Regulating Short Term Rental Companies

By Banks Brown Partner, McDermott Will & Emery LLP | December 03, 2017

A close analog to the STRs are companies that rent vacation homes. For example, ten miles south of Murrells Inlet in South Carolina is Litchfield and about 14 miles from Litchfield is Pawley’s Island. Those communities have large stretches of beachfront and multiple houses that one can rent. Those houses are owned by individuals either for investment or as a retirement home. Rental companies list the homes for rent on the internet, and you can book your vacation over the internet.

The distinction between those companies and STRs is that the companies themselves have representatives who act as rental agents, regulated by law. They are, essentially, caretakers for the protection of both the homeowner and the guests. STRs do not have that. That gap distinguishes rental companies from STRs and creates some, if not all, of the need for regulation.

It is that gap that permits the STRs to claim that they are not subject to the law that govern every other type of transient lodging. Many of those laws and regulations are for the safety of guests, based upon principles created hundreds of years ago in England as the industry was being created. Many are for the protection of other residents in buildings where neighbors are renting their space to strangers. Some protect landlords. Some protect affordable housing. Some protect the character of neighborhoods. Some are tax related. Some are to ensure that unlawful discrimination not take place.

Disruptors often create such concerns. Henry Ford’s automobiles as well as his assembly lines were disruptors. In the process, they created new dangers for those who bought the cars, those who might be hit by cars, and the workers on the assembly line. Over time, laws and regulations to address those concerns were put into place.

STRs have listings in many major cities worldwide. In many of those cities, there is a struggle by the City or the State to fill the gap or a struggle by the STRs to avoid laws that are already on the books.(1)

Current New York Regulation of Short Term Rental Companies

Hotel Newswire Headlines Feed  

Johan Terve
Naomi Stark
Randa Tukan
Laurie Friedman
Sapna Mehta Mangal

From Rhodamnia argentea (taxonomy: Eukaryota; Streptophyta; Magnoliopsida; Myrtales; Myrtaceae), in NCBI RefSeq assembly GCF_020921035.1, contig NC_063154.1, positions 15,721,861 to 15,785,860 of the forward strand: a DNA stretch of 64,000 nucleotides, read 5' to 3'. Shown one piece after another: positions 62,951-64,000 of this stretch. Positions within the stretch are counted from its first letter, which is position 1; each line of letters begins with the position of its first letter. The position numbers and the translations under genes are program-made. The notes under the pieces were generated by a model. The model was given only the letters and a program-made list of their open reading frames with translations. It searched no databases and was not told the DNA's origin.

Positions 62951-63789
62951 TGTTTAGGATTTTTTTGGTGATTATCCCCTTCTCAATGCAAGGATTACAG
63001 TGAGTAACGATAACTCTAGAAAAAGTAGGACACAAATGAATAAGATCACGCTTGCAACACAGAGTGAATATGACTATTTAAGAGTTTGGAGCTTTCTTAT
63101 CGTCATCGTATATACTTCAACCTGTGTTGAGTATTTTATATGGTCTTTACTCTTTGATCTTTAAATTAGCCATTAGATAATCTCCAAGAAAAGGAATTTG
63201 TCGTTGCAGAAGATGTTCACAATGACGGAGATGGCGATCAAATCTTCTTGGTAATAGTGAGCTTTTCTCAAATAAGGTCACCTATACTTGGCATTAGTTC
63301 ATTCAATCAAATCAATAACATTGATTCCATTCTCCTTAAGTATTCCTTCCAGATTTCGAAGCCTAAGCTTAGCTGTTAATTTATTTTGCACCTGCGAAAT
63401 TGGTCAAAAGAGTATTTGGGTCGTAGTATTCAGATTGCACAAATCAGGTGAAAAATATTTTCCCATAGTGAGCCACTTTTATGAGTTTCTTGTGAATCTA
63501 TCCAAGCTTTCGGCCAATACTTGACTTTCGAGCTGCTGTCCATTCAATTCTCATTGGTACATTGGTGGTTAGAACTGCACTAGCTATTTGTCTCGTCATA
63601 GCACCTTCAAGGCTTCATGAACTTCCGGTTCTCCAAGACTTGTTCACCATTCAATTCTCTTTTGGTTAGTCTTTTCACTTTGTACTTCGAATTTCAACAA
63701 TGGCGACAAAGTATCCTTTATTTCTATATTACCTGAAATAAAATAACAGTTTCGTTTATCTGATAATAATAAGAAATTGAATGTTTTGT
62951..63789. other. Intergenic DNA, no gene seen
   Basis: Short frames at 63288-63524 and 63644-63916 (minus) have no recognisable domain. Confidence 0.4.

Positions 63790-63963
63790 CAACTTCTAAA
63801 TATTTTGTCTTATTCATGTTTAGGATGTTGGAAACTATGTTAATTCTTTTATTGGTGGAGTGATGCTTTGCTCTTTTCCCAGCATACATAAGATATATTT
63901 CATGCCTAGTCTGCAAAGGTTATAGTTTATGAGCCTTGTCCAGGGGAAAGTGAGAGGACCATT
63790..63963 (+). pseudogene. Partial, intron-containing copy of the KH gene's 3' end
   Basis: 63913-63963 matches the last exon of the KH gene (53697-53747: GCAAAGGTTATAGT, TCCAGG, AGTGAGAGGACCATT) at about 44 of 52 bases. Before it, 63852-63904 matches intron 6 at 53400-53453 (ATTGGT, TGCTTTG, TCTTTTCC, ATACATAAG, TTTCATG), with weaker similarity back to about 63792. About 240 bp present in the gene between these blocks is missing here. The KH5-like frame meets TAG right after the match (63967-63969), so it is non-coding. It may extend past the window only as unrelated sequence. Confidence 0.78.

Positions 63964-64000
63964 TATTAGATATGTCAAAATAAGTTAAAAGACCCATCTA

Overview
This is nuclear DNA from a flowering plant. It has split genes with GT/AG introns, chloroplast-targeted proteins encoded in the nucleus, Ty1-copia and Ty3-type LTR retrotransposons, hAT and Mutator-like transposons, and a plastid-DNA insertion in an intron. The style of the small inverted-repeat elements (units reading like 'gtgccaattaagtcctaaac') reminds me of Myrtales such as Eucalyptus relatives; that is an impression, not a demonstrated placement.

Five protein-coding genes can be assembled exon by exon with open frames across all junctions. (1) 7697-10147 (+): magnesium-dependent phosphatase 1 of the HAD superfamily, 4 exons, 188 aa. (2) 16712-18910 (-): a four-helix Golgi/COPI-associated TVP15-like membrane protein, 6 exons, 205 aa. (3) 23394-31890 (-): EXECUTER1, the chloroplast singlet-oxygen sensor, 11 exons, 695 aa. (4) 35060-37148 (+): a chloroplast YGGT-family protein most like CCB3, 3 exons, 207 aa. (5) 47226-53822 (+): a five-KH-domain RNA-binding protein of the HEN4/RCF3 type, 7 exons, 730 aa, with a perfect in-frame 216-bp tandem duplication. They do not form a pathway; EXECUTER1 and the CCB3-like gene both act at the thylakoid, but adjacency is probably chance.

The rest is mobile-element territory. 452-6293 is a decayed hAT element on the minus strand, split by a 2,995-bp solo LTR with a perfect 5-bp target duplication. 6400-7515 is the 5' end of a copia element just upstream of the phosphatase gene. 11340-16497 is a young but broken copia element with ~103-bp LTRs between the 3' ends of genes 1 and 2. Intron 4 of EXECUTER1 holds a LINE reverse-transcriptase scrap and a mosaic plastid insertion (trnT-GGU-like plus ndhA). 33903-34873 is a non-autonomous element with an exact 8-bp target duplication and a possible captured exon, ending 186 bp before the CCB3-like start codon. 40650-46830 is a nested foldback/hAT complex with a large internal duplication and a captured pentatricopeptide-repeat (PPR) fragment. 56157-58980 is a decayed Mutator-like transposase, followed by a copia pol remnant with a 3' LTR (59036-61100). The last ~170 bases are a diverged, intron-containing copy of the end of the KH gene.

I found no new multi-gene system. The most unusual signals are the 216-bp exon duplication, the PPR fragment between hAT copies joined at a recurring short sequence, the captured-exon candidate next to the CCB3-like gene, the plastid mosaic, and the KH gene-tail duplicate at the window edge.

Sheetal Singh
Tony Heung
Lisa Cain
Coming up in April 2018...

Guest Service: Empowering People

Excellent customer service is vitally important in all businesses but it is especially important for hotels where customer service is the lifeblood of the business. Outstanding customer service is essential in creating new customers, retaining existing customers, and cultivating referrals for future customers. Employees who meet and exceed guest expectations are critical to a hotel's success, and it begins with the hiring process. It is imperative for HR personnel to screen for and hire people who inherently possess customer-friendly traits - empathy, warmth and conscientiousness - which allow them to serve guests naturally and authentically. Trait-based hiring means considering more than just a candidate's technical skills and background; it means looking for and selecting employees who naturally desire to take care of people, who derive satisfaction and pleasure from fulfilling guests' needs, and who don't consider customer service to be a chore. Without the presence of these specific traits and attributes, it is difficult for an employee to provide genuine hospitality. Once that kind of employee has been hired, it is necessary to empower them. Some forward-thinking hotels empower their employees to proactively fix customer problems without having to wait for management approval. This employee empowerment—the permission to be creative, and even having the authority to spend money on a customer's behalf - is a resourceful way to resolve guest problems quickly and efficiently. When management places their faith in an employee's good judgment, it inspires a sense of trust and provides a sense of higher purpose beyond a simple paycheck. The April issue of the Hotel Business Review will document what some leading hotels are doing to cultivate and manage guest satisfaction in their operations.